Homeowners Are Starting Their Own Vegetable Gardens


According to Hometalk, a social network dedicated to home and garden projects, more American homeowners are starting their own vegetable gardens this spring. Since the beginning of this year, there were over 65,000 vegetables related activities (posts, shares, comments) through Hometalk.com, a significant increase from 2012. According to the Garden Writers Association Foundation (GWAF) 2013 Winter Gardening Trends Research Report, "The number of households growing edible plants is expected to increase by 11.3 percent for 2013." The Garden Writers Association survey "was conducted by Technometrica Market Intelligence of Orfield, NJ. A total of 839 surveys were completed from a random digital dial sample of telephone numbers." According to a survey by The National Gardening Association, "The Impact of Home and Community Gardening in America, indicate that food gardening in the US is on the rise."

Factors such as the rising price of food crops, concerns about food crop safety, and a new rise in digital gardening information have contributed to the upsurge of households growing edible plants. From university extension service websites to interactive gardening forums, more information and better information about growing vegetables are free and accessible. While the same old gardening challenges persist, like insect control and soil chemistry, Internet gardening information gives first time gardeners a leg up. Of course, gardening books always existed, but a homeowner would have to go to the library or book store to seek out a gardening book, which means that he'd already need to be interested in starting a vegetable garden. The Web, through social networks and viral blog posts, has introduced the idea of DIY vegetable gardening to the desktops of people who would never have considered it.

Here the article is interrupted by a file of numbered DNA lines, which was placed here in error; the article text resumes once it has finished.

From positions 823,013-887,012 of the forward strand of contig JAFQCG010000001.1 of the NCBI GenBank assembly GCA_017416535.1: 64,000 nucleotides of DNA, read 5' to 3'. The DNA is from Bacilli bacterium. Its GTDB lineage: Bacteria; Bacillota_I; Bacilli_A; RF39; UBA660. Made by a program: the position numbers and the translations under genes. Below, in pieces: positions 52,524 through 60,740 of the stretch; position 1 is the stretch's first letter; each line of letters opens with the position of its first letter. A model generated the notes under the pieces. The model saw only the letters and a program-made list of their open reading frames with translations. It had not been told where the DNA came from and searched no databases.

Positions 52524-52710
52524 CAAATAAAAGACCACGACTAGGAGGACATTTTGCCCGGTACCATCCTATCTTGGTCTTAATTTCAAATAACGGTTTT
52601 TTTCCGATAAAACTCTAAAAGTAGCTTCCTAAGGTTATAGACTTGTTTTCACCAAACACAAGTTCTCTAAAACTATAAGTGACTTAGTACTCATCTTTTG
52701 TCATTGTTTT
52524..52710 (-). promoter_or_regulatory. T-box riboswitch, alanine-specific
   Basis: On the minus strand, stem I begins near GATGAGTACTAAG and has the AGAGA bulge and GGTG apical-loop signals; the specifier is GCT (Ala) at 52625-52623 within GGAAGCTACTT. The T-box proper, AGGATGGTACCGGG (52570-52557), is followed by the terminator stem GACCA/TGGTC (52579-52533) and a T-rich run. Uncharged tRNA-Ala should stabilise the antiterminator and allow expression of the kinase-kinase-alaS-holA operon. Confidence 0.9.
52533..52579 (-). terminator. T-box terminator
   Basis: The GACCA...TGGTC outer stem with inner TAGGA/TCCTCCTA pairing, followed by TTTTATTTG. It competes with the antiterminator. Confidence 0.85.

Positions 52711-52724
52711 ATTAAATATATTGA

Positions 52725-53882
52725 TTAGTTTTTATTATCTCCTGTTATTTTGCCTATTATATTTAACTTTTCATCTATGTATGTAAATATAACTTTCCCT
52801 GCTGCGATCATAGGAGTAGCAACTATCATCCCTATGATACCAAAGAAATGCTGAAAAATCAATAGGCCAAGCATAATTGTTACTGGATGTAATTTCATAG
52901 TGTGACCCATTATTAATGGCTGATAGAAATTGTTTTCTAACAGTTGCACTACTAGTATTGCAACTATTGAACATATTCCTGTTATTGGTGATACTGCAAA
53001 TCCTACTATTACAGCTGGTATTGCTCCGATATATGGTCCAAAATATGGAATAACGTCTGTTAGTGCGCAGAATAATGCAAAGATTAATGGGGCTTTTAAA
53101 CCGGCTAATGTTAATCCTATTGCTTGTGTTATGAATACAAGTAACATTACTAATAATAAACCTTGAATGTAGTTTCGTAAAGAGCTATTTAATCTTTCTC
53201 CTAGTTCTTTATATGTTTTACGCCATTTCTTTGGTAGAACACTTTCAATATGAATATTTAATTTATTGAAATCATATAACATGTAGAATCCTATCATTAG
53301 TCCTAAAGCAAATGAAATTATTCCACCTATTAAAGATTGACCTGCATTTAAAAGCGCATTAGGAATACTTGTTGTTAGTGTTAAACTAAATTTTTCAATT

Jim from Old World Garden Farms, a small family farm in Ohio, said, "I can think of a hundred reasons why we grow our own — taste, quality, knowing we don't use chemicals, saving money on fresh vegetables, etc. — but quite honestly, the number one reason we grow our own vegetables is the sheer satisfaction of being able to eat something we grew. I don't think there is any greater feeling than to sit down to a dinner that we have prepared with food we grew ourselves."

Miriam Illions, the Director of Community Development on Hometalk.com said, "Vegetable gardening is one of the most popular topics on Hometalk. Nothing compares to the excitement of seeing your hard work bear fruit (or vegetables!) so naturally, gardeners are inclined to share those success stories with like-minded people. Through these posts, you learn the specifics of how they achieved their success. You can then implement great ideas that might take you years to figure out through trial and error on your own.